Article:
MIAMI -- On the edge of downtown Miami in Flagler village, new high rise apartment buildings are in various stages of development.
As in most communities, thesince the COVID-19 pandemic brought a flood of new residents
Jordan Moshkovitz has been checking out apartments in the area with his dad after he switched professions, leaving accounting to pursue sports journalism.
"It's my passion, following my dreams," he said.
Moshkovitz has beenin West Boca to save money and realize his dream. He said he is aware of the steep rental costs.
In places where rents can top $3,000 a month -- a cost of $36,000 a year -- a single renter in an area where average salaries are $50,000 a year can have trouble affording the rent.
Moshkovitz is doing what others are attempting, getting a roommate to split the cost. He has opted for a two-bedroom unit with a monthly rent of $3,100.
"This way I can save money," he said.
"It's tough but you have to make sure you have money saved for all your other expenses," his father said. "You can't be a slave to your rent."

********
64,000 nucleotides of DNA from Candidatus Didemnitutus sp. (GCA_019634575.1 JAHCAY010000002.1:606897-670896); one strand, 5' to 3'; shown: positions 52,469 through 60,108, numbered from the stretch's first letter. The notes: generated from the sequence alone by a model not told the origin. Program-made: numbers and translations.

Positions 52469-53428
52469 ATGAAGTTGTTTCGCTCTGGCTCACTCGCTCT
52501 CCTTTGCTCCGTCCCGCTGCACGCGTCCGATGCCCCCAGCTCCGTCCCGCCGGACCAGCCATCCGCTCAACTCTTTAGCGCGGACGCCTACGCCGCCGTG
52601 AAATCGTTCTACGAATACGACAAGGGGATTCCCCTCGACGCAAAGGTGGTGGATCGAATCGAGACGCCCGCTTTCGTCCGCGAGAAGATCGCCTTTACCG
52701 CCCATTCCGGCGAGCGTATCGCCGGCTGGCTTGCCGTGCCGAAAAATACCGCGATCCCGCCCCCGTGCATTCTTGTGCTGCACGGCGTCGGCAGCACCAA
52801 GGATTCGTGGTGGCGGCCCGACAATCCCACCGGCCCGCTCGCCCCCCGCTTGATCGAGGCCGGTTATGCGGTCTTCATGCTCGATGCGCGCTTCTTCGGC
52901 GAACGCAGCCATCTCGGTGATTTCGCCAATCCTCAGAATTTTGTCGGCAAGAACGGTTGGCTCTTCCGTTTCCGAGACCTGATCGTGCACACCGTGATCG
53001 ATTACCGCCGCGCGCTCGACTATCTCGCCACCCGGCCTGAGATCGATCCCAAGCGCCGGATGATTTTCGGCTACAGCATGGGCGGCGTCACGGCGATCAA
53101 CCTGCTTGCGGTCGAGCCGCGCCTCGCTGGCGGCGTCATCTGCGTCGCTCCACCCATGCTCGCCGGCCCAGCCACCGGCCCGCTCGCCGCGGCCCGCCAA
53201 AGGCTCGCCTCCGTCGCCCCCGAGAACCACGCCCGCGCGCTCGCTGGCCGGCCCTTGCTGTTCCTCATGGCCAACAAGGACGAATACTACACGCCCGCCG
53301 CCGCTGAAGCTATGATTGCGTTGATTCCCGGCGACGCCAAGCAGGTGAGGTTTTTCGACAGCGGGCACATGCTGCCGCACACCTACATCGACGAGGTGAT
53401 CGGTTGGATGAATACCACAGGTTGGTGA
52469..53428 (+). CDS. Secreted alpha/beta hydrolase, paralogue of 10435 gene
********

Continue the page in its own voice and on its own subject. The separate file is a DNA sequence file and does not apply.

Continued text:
Real estate platform Zumper noted in its September RENT report that prices in Miami are cooling faster than the rest of the country with Miami ranking fifth with an average monthly rent of $2,690 compared to the highest New York average rental rate, which stands at $4,080 a month.
Gov. Ron DeSantis signed new laws passed by the Florida legislature that prevent cities and counties from enacting rent control measures.
Lawmakers also weakened existing tenant bill of rights measures that were added in Broward and Miami-Dade counties.
Those measures had extended the notification time landlords had to give renters when they were raising the rents
"That was most distressing because the bill of rights were community driven," said Cynthia Laurent of Florida Rising, an advocacy group.
"I knew people whose rent went up $500 a month," she said.
Laurent says their focus now is to help struggling renters through local budget allocations and access to legal help
She says the goal is to prevent mass evictions.
Some renters worry 2024 will bring more increases in an already financially strained environment
Jordan moshkovitz says he will take a year lease and reassess his situation then
When asked if he'd consider leaving south Florida because of the high rents he replied he wasn't sure
for more features.